The international community has stepped up pressure on the Syrian government to end its assault on the country's biggest city, Aleppo, where a potential massacre is feared.
The pro-government al-Watan newspaper has warned that the "mother of all battles" is about to start. Heavy gunfire has been heard from Aleppo and a steady stream of vehicles carrying families is leaving the city.
Turkish prime minister Recep Tayyip Erdogan, speaking after meeting British prime minister David Cameron in London, urged the international community to make progress in its efforts to stop the violence.
"There is a regime there that kills and massacres its own people," he said.
"There is a build-up in Aleppo, and recent statements with respect to the use of weapons of mass destruction are actions that we cannot remain an observer or spectator to."
'Truly appalling acts' feared
Mr Cameron said he and Mr Erdogan had discussed concerns that the Syrian regime "is about to carry out some truly appalling acts around and in the city of Aleppo".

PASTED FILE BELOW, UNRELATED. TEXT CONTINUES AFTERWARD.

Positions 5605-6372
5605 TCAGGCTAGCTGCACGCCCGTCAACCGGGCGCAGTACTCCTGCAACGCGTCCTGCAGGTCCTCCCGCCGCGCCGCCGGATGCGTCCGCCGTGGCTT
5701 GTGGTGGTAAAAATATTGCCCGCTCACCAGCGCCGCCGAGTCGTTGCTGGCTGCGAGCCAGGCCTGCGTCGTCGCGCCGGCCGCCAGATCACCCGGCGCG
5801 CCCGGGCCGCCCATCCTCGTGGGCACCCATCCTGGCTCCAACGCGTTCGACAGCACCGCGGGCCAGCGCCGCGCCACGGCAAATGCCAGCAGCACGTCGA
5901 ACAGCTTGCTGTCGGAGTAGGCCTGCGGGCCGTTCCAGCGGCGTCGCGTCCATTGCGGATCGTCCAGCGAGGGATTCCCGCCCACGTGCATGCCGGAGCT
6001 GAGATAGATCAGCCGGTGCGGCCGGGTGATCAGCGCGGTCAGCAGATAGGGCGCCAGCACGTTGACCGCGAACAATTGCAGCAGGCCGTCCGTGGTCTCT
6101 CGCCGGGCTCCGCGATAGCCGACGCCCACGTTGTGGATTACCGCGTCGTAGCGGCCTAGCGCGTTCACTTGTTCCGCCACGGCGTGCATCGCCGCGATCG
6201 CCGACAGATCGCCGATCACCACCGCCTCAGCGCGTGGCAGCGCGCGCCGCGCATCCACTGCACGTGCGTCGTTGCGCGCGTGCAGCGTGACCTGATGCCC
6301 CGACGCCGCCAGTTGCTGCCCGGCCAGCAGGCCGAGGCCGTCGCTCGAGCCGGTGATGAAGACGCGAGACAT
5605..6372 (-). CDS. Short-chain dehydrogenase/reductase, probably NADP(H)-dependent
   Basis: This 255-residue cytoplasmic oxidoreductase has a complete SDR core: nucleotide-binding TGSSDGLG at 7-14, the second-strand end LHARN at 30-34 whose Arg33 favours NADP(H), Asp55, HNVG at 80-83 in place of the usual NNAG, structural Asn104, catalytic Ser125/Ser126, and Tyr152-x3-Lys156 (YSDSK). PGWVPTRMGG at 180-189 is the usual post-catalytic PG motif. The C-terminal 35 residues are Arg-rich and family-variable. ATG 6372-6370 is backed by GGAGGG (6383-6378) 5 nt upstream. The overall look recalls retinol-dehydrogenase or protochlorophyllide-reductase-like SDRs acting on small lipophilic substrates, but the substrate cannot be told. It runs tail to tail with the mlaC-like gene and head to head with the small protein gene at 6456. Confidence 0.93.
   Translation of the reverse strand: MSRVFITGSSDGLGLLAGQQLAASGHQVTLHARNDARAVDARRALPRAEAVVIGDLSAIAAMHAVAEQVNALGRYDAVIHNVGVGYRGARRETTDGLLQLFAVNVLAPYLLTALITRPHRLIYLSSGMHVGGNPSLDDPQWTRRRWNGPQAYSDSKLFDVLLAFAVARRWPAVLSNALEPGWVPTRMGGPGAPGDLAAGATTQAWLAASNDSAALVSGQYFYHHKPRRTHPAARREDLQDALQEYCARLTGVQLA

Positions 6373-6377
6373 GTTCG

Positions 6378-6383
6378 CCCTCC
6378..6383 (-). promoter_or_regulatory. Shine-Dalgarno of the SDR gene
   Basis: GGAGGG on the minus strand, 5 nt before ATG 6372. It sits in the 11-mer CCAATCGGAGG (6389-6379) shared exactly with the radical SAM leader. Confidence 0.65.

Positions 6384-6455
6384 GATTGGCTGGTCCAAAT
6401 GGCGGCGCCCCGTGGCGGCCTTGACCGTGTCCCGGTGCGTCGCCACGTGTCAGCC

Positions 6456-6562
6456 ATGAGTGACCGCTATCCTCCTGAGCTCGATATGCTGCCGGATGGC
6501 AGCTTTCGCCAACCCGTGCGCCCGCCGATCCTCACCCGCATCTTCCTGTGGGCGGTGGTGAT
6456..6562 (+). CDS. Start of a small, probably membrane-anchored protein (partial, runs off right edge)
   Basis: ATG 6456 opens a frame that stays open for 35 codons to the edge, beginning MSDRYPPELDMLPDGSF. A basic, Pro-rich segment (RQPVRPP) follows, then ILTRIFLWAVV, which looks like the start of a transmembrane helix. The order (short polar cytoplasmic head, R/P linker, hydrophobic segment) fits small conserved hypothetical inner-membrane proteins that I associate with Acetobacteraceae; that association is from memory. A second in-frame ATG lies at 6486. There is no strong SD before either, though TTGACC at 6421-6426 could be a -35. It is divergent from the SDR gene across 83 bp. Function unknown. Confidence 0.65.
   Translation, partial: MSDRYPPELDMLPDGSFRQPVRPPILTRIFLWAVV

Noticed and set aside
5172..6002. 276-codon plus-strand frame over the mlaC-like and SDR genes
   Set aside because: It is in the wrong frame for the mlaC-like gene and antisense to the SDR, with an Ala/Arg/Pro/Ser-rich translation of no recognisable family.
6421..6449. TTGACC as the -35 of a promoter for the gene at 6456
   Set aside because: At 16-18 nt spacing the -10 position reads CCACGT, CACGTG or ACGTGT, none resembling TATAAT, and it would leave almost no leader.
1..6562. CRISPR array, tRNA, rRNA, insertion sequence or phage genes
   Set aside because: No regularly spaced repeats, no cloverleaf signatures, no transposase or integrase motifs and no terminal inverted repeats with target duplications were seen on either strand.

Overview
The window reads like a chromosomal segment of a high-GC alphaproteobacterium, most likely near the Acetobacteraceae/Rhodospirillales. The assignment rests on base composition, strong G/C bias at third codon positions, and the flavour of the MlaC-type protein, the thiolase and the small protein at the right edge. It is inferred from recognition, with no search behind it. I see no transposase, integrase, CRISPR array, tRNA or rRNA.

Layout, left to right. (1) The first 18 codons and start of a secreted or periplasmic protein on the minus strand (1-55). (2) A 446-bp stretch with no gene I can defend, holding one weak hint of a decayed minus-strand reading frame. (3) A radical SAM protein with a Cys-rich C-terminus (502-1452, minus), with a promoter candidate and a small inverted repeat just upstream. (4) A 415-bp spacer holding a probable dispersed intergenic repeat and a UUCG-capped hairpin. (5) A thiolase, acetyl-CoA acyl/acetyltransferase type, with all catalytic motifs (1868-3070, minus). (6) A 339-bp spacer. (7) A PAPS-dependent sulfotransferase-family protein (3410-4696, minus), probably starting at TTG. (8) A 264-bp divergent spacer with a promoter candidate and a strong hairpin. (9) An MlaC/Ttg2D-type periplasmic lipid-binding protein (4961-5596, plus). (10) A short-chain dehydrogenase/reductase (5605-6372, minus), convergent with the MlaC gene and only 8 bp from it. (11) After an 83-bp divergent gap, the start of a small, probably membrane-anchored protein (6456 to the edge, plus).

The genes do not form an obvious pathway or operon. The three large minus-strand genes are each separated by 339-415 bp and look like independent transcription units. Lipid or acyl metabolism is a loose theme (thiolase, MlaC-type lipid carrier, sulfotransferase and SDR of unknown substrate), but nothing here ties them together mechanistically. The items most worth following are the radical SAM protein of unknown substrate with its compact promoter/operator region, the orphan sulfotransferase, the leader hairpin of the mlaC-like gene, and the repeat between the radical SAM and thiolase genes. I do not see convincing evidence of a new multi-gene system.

"This regime needs to realise it is illegitimate, it is wrong and it needs to stop what it is doing," Mr Cameron said.
"The international pressure against this regime and against [President] Assad is only going to build until he finally goes."
United Nations secretary-general Ban Ki-moon has urged the Syrian government to halt its offensive and also demanded a clear statement that it will not use chemical weapons under any circumstances.
Separately, the UN's high commissioner for human rights, Navi Pillay,has appealed to both sides to spare civilians, citing concerns of "the likelihood of an imminent major confrontation".
Conditions in city said to be dire
The BBC's correspondent on the Syria-Turkey border says conditions in Aleppo are reported to be dire. Thousands of government troops have been drafted in from other areas and are encircling the city, he says.
An activist in the city told the BBC at least 15 people had died on Friday morning local time during the military's bombardment of a building.
"The people of Aleppo are not coping with this crisis," said the activist. "They are dying. It is a massacre. People can leave their homes and move around the city but who would really want to take the risk of being shot or bombed?"
The Red Crescent has suspended some of its operations in Aleppo because of the heavy fighting.
Fall of regime seen as inevitable
Earlier, the former head of the UN observer mission in Syria said it was "only a matter of time" before the Assad government fell.
"It's impossible to imagine a future in Syria where the current people in power remain in power," Major-General Robert Mood told a news conference in Oslo.
But General Mood, who left Syria last week, said Mr Assad's fall would not necessarily mean an end to the 16-month-old conflict.